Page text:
The main aim of the article is to investigate the spatial structure of international research on post-socialist cities. The analysis is based on data derived from the Scopus database (2001–2018) and includes issues such as the publication dynamics, structure of authors (with regard to cities and countries), main publishing ‘channels’, as well as networks in ‘producing’ knowledge on post-socialist cities. The analyses conducted primarily lead to a general conclusion about the high spatial concentration of these studies in the scientific centres of Central and Eastern Europe. On a more detailed dimension, however, analyses show a significant diversity in both the publication channels used by researchers and the co-citation networks. On this basis, a conclusion is made about the occurrence of the problem of introversions in research on post-socialist cities on an international scale, which is a broader concept than the Anglo-American dominance discussed for at least two decades.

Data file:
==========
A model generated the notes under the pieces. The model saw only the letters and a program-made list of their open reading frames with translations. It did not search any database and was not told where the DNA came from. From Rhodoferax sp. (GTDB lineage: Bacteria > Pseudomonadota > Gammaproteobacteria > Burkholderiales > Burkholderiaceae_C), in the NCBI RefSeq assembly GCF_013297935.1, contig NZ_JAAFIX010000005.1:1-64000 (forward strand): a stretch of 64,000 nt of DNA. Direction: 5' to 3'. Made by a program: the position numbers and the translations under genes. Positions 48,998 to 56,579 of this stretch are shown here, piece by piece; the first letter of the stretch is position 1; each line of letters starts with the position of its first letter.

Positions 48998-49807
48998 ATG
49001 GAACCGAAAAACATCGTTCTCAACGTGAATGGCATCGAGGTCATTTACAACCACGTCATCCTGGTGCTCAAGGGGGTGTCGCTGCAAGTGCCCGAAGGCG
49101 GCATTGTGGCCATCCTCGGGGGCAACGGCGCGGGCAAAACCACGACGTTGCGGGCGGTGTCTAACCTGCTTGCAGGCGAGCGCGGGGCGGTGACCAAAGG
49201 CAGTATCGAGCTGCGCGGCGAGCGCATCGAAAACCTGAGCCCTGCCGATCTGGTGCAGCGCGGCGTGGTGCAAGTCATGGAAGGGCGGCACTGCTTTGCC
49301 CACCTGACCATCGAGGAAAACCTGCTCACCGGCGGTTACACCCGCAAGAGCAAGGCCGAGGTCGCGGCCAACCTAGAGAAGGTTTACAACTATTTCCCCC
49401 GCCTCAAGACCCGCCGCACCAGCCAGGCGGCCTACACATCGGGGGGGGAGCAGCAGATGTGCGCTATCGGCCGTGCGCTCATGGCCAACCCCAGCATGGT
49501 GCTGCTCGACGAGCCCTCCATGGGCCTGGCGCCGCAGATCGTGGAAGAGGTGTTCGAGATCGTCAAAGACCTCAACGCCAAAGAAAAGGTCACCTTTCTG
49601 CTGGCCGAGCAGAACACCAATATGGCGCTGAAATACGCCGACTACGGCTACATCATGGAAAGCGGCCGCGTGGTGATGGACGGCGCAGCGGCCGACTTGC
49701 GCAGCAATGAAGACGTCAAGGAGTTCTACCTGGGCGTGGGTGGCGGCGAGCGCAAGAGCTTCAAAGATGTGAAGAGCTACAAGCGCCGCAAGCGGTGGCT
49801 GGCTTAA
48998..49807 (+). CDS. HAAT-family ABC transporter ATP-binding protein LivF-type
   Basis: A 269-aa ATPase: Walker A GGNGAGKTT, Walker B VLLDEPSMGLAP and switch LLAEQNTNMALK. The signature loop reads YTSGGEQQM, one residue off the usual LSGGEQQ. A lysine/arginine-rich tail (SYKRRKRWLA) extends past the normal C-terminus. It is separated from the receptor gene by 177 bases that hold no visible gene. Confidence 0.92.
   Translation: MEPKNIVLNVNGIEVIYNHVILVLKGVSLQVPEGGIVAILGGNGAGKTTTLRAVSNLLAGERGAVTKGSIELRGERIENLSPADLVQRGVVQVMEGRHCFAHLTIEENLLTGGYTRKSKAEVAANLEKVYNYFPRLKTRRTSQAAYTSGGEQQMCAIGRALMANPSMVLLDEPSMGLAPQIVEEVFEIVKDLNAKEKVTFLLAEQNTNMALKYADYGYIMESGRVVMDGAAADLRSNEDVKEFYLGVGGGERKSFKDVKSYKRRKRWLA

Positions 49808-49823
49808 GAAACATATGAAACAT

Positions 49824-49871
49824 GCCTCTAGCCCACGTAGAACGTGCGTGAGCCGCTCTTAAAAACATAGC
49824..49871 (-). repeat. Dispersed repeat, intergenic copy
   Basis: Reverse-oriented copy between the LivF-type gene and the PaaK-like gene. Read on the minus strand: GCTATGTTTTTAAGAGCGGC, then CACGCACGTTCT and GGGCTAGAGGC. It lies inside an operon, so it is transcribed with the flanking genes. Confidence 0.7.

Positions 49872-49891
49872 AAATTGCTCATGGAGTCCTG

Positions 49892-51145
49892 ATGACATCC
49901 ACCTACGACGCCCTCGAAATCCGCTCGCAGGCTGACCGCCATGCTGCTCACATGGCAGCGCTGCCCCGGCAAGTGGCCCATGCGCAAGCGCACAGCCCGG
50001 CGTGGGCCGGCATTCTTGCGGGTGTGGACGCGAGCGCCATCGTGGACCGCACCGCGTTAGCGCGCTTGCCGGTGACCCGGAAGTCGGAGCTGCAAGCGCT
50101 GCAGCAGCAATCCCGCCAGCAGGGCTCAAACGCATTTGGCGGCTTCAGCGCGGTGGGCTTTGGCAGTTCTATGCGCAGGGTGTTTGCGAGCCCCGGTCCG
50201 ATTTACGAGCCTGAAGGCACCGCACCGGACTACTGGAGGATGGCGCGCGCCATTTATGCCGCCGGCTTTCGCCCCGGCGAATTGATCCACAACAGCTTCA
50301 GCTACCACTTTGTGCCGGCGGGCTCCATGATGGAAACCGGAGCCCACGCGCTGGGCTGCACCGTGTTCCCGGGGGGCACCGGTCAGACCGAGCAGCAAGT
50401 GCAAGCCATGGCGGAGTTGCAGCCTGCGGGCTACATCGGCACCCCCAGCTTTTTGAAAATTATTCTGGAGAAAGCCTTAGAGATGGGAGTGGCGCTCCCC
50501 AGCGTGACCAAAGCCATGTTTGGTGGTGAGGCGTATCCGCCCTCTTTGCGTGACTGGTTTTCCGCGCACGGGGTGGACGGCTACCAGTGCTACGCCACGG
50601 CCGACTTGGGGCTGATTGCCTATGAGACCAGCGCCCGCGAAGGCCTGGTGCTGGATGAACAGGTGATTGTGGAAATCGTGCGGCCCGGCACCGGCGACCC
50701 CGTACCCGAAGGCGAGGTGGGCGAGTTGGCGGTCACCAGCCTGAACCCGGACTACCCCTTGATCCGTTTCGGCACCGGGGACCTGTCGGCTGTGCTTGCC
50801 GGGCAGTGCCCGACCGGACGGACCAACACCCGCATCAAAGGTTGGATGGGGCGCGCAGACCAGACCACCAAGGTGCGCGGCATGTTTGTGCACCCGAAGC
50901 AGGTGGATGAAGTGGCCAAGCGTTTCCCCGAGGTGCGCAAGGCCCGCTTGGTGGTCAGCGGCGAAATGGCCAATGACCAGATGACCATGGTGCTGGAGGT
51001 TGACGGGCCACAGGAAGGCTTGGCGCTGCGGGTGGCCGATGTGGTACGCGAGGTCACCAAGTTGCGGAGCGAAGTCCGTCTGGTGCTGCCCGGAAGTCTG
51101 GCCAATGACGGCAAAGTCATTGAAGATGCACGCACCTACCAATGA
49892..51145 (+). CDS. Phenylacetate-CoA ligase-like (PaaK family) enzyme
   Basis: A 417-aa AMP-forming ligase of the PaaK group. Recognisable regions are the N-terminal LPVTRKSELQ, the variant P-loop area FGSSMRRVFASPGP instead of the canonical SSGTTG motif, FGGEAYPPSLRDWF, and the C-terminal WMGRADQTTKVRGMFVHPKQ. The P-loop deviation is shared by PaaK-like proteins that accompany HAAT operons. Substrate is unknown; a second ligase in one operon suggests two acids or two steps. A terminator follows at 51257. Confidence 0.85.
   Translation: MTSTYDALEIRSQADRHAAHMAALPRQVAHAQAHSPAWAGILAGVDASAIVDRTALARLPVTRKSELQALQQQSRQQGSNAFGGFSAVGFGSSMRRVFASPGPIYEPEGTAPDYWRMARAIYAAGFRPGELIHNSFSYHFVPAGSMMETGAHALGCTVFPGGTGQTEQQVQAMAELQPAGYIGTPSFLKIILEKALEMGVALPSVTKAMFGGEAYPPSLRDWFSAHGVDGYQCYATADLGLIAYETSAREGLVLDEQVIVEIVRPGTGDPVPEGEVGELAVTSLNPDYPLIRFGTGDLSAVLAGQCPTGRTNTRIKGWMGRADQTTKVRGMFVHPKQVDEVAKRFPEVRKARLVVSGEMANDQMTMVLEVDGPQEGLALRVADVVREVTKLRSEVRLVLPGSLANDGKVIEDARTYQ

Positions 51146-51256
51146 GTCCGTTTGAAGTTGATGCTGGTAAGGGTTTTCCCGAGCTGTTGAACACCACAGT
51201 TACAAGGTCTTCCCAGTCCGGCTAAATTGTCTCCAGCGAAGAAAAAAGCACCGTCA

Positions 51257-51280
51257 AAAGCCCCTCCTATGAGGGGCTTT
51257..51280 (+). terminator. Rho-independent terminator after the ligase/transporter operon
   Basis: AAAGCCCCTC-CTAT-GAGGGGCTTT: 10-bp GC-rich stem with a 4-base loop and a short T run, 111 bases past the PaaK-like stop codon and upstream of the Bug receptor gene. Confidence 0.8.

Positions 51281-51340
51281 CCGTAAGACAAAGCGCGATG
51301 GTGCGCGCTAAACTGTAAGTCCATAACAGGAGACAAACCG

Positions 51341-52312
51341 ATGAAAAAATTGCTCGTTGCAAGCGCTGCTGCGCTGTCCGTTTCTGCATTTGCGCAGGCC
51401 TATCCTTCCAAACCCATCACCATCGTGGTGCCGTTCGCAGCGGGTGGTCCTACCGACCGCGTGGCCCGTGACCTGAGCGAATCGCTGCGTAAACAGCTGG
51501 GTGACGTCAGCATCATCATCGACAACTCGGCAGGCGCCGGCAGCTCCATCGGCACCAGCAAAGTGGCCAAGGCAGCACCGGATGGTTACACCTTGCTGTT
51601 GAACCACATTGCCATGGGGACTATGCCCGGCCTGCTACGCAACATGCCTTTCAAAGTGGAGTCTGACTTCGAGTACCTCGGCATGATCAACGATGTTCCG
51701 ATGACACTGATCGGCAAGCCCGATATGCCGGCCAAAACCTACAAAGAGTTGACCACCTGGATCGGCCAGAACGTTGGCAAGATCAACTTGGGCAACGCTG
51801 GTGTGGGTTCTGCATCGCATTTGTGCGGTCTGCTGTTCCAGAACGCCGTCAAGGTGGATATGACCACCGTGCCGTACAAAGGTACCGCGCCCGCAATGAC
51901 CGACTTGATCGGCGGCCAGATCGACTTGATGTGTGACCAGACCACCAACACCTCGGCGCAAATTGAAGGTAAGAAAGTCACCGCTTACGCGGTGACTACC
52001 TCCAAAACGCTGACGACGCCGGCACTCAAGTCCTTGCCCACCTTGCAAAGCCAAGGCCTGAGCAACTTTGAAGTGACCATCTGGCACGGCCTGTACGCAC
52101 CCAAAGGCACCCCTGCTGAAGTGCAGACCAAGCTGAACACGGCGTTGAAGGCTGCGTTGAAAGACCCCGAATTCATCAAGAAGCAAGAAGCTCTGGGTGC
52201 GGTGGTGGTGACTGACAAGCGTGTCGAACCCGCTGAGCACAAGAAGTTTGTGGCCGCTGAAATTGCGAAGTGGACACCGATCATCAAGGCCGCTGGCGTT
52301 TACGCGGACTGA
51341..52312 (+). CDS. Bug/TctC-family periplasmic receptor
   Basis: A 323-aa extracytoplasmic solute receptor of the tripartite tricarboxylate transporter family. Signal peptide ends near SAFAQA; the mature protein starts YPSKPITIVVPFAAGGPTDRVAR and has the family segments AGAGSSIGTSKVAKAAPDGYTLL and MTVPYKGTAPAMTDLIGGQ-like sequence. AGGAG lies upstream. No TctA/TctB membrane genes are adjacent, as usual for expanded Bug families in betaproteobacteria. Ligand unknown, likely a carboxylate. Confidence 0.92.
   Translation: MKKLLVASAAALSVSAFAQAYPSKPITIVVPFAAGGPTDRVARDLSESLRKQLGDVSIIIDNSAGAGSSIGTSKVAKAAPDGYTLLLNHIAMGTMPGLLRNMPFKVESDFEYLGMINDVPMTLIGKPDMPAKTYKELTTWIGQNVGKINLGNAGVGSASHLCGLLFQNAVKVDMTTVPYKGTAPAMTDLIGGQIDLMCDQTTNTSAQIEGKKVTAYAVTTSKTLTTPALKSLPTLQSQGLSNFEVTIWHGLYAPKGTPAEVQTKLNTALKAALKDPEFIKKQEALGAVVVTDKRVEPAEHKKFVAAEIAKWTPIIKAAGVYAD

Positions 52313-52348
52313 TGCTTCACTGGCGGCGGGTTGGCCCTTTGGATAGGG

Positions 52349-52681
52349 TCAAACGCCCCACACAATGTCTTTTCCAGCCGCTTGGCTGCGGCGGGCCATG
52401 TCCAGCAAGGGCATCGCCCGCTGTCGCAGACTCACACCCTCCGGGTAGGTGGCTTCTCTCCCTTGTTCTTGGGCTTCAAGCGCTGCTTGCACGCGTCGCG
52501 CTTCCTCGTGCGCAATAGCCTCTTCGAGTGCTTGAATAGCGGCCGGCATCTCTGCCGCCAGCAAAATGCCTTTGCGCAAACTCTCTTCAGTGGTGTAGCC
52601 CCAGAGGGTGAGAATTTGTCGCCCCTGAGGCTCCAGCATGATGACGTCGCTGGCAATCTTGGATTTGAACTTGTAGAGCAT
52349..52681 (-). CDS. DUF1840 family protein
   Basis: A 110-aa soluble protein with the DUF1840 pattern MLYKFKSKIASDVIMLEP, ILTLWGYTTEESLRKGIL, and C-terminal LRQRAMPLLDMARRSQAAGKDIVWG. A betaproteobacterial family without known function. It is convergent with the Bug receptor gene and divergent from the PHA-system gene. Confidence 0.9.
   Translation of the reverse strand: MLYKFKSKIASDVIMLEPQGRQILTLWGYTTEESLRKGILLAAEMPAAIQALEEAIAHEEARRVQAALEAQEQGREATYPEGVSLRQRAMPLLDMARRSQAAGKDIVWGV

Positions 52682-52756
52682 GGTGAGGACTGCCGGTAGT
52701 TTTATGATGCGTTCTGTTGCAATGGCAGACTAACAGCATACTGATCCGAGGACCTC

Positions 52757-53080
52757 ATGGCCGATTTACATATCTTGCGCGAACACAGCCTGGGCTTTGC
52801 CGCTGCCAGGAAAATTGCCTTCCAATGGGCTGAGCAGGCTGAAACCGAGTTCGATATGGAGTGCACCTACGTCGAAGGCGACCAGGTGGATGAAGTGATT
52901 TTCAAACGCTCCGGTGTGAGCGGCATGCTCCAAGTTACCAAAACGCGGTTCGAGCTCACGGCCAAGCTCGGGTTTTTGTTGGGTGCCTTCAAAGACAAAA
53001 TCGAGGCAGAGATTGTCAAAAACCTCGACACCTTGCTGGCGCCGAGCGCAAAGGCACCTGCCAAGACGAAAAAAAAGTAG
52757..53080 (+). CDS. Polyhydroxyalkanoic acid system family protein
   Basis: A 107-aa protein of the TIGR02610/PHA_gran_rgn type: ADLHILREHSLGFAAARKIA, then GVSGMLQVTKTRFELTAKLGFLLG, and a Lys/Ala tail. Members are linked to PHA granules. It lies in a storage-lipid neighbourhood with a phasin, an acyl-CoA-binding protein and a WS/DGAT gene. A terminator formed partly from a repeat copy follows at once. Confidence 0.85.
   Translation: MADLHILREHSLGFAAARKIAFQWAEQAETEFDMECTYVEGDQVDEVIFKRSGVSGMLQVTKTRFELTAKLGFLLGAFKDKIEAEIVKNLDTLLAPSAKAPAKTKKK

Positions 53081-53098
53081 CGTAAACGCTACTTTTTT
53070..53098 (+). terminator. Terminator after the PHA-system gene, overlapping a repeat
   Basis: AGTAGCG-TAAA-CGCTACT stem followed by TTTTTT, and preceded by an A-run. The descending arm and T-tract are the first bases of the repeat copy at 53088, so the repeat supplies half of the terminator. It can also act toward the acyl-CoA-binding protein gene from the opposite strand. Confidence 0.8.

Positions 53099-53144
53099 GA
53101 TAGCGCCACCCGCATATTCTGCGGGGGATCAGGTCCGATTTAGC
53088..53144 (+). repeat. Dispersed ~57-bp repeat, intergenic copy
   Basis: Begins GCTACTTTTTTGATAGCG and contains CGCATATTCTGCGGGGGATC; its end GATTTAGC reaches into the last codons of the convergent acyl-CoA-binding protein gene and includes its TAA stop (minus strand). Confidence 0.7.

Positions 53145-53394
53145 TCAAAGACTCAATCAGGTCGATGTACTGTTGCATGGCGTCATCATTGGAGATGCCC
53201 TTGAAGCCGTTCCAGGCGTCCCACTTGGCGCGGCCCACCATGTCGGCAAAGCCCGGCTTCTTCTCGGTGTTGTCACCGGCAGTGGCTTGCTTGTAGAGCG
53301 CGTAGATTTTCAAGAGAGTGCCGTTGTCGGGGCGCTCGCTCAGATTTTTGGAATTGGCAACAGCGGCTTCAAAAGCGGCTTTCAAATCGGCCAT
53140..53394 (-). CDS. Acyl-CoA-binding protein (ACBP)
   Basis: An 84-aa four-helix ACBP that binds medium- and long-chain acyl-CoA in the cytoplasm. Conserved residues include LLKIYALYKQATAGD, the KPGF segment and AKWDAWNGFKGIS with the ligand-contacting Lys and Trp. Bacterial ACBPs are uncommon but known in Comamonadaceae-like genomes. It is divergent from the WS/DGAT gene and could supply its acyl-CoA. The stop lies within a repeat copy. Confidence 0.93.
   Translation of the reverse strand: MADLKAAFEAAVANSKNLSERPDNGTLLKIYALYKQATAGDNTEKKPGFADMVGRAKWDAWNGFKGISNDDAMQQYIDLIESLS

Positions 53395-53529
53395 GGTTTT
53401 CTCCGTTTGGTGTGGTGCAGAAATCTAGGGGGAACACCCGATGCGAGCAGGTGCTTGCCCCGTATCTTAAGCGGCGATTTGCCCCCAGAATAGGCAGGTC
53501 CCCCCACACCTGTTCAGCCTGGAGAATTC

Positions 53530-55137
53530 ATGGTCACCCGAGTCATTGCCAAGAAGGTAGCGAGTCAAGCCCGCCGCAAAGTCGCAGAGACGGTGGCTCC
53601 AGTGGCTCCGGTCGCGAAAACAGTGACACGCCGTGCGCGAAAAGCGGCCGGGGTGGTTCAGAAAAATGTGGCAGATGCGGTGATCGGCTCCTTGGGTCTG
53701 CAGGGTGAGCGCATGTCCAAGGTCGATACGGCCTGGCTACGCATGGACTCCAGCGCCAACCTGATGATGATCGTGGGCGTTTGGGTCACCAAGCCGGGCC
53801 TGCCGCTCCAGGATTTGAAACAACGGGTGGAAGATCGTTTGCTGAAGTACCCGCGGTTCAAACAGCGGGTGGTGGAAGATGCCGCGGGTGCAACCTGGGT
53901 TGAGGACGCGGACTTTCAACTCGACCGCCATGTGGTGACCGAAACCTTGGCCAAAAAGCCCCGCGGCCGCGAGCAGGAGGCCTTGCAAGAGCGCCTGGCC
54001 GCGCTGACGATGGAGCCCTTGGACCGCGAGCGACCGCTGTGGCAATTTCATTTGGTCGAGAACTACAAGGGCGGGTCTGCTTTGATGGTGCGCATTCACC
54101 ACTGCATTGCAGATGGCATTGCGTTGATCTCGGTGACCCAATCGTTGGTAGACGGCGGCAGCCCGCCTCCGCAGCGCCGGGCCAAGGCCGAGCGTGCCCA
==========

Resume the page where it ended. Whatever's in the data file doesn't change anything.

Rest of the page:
The number of urban mobility studies and projects in the three large metropoles of the Middle East and North Africa (MENA) region, Tehran, Istanbul, and Cairo, is growing while other large cities do not enjoy a large share. It would be efficient for those other large cities to adapt the experiences, projects, and studies of Tehran, Istanbul, and Cairo to their own contexts. This paper can help facilitate that adaptation. It investigates the transferability and generalisability of the findings of a recent publication by the lead author on mobility choices in Tehran, Istanbul, and Cairo to some other large cities of more than one million inhabitants in the MENA region. The discussion provided here can provide decision-makers in the MENA region with guidance on how to utilise the findings from a recent study on Tehran/Istanbul/Cairo in their own contexts. T-tests were conducted to test the comparability of the three base cities with a sample 57 others with populations of over one million people. The results show that it would be possible to adapt the urban mobility studies of the three base megacities to 3 to 27 cities based on different criteria. Key suggestions identified by this study include providing local accessibility, neighbourhood facilities, and cycling facilities as well as removing social and legal constraints to cycling, advertising cycling, informing people about the harm arising from the overuse of cars, and increasing street connectivity by adding intersections. According to the findings, these evidence-based recommendations can enhance sustainable mobility for the inhabitants of up to 27 large cities.